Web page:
November 1, 2006 was a chilly Wednesday in Baghdad. A family friend was driving me to the airport, ending the two hardest months of my life. I was silent for the duration of the car ride, thinking about the fact that this could easily be the last time I would be on, and see, the streets of Baghdad. I knew that once I got on the plane, the image of Iraq growing distant before my eyes, would be the image I would remember of my homeland: moving farther away from me with each passing moment.
Later that day, when the planes wheels lifted off the ground, I officially became a refugee.
My story represents one of the many stories about displaced Iraqis, stories that are filled with sadness, determination, and hope. Just last week I spoke with a friend who recently fled Iraq for a neighboring country. I asked if her move was temporary or permanent, as she had rejected the idea of leaving Iraq when I had. I could hear the disappointment in her voice as she said, “things will not be getting better soon. I need a normal life. I need to be able to go out without worrying that I might not come back home.” Continuing, she said, “I couldn’t take it anymore. I know I am giving up on my country, but I feel like everything is giving up on me.” I listened but couldn’t say a word. What can you say after that?
As with my friend and I, most Iraqi refugees fled in search of a safer life for themselves and their families. They carried with them, not only the burden of physical possessions, but also the burden of the reasons they had to leave their homes, and how they ended up with an unknown future. A lot of them took the long way to the United States, Canada, or Europe, starting their lives completely over.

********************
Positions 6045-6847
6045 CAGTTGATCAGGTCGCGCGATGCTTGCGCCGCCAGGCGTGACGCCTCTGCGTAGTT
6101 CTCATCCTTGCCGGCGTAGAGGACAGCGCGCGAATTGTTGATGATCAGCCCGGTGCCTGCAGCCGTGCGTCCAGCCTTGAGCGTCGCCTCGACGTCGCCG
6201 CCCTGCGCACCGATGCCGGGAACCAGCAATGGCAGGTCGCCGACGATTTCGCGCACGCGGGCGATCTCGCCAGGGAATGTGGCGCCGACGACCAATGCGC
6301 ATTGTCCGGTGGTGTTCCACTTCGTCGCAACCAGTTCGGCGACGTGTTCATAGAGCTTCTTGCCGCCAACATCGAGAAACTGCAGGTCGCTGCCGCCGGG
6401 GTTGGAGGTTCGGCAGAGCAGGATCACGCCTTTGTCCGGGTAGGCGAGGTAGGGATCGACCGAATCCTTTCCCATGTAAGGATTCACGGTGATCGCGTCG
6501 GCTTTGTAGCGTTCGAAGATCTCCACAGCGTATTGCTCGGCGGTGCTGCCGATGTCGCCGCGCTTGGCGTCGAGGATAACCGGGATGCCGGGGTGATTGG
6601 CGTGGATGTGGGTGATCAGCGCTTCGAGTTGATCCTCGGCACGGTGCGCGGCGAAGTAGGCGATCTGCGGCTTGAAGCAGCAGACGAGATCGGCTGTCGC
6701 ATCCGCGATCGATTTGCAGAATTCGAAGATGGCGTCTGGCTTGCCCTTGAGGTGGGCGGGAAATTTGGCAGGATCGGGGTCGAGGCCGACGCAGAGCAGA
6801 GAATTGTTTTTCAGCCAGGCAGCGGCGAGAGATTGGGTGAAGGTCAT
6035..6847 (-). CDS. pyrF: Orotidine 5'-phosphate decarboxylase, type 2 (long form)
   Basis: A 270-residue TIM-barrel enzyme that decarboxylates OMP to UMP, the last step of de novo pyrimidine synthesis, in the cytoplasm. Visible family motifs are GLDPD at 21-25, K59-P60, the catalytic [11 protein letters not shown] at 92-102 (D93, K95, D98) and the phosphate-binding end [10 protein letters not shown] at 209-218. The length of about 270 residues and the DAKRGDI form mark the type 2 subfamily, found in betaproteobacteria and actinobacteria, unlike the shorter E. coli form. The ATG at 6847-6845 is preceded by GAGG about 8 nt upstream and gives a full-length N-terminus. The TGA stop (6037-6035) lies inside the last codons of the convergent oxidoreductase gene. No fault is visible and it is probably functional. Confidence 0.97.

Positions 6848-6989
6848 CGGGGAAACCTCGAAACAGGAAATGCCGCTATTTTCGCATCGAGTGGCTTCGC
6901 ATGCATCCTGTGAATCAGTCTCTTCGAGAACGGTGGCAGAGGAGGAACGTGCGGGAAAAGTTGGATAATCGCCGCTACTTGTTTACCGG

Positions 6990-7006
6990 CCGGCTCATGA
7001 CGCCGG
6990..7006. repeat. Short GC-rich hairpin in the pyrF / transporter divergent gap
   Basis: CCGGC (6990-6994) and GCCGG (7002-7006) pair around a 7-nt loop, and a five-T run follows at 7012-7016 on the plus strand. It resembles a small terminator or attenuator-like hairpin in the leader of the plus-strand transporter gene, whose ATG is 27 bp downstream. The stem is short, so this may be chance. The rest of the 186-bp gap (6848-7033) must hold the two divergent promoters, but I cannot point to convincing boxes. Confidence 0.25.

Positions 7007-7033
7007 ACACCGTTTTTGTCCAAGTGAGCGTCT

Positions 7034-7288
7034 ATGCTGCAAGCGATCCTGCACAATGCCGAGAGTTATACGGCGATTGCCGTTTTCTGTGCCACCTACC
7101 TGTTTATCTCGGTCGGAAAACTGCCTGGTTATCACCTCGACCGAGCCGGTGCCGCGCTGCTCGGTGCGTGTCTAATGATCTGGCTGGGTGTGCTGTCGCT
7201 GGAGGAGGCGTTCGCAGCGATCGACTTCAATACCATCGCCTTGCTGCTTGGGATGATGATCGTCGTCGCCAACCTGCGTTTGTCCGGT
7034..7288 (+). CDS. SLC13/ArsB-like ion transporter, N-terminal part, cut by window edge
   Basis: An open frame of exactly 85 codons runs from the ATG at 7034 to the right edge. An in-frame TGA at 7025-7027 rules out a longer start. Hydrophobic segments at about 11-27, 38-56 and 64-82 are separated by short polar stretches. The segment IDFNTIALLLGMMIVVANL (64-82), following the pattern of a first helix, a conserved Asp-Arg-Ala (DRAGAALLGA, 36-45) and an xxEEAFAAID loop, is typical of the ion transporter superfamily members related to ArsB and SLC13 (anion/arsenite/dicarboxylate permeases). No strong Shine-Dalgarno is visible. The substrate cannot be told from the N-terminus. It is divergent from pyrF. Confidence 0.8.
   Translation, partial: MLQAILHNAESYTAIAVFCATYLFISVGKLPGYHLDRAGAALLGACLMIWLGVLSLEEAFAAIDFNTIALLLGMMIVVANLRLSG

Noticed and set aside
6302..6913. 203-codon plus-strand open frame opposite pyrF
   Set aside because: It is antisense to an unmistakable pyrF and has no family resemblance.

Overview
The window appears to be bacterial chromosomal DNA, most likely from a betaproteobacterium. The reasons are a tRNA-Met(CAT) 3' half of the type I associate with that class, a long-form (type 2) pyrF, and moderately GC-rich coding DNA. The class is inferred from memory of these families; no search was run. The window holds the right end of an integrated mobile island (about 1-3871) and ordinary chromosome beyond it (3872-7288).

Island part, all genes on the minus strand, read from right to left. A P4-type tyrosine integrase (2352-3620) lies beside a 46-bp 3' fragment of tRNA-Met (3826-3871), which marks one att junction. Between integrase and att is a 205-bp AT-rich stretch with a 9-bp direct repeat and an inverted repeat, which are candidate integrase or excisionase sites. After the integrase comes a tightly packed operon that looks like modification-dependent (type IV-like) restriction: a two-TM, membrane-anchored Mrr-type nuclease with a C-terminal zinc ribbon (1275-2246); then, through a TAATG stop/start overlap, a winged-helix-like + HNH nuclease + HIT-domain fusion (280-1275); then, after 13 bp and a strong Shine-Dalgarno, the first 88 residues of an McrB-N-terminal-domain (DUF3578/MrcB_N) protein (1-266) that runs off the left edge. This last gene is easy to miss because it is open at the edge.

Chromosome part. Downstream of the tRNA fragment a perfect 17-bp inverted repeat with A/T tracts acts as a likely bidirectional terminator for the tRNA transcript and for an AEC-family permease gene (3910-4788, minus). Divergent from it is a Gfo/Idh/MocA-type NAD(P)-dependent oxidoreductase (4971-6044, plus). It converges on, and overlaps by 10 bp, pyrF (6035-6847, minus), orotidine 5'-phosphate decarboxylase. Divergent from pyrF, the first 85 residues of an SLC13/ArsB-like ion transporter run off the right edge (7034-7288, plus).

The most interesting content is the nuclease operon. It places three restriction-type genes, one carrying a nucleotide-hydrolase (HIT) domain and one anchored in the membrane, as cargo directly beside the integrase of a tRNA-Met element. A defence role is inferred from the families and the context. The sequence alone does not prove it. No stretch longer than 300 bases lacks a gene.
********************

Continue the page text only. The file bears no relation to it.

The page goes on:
For these refugees, myself included, it was quite the reality check when we arrived. Life is very different here! Learning to blend in with a foreign society, a different language, a new everything, was very hard for myself and for others like me. One story that was passed through the refugee circle was particularly striking: An Iraqi doctor, who had a successful practice in Baghdad, had tired of the bombings. He decided to leave Iraq with his wife and three children, upon arrival he had to become a waiter in the morning and a cab driver at night to support them.
According to the UNHCR there are 3,052,583 displaced Iraqis in Iraq and around the world. All of their stories are different, and it proves an important point: the Iraqi refugee crisis is still happening, every single day. Millions of Iraqis are without a home, and without a glimmer of hope of one day returning to their beloved homeland. We all yearn to have a safe home, to return to Iraq with our loved ones, to our houses, our gardens, our former lives.
This is, of course, why Iraq still matters. There is a tremendous need for action to address the miserable situation for so many displaced Iraqis. Please help EPIC and I by signing our petition to ensure that Iraq remains on the agenda! More needs to happen to help rebuild an Iraq where refugees can come home and live happily ever after!
***Photo of girl filling water can courtesy of Wissam Al-Okaili/AFP/Getty Images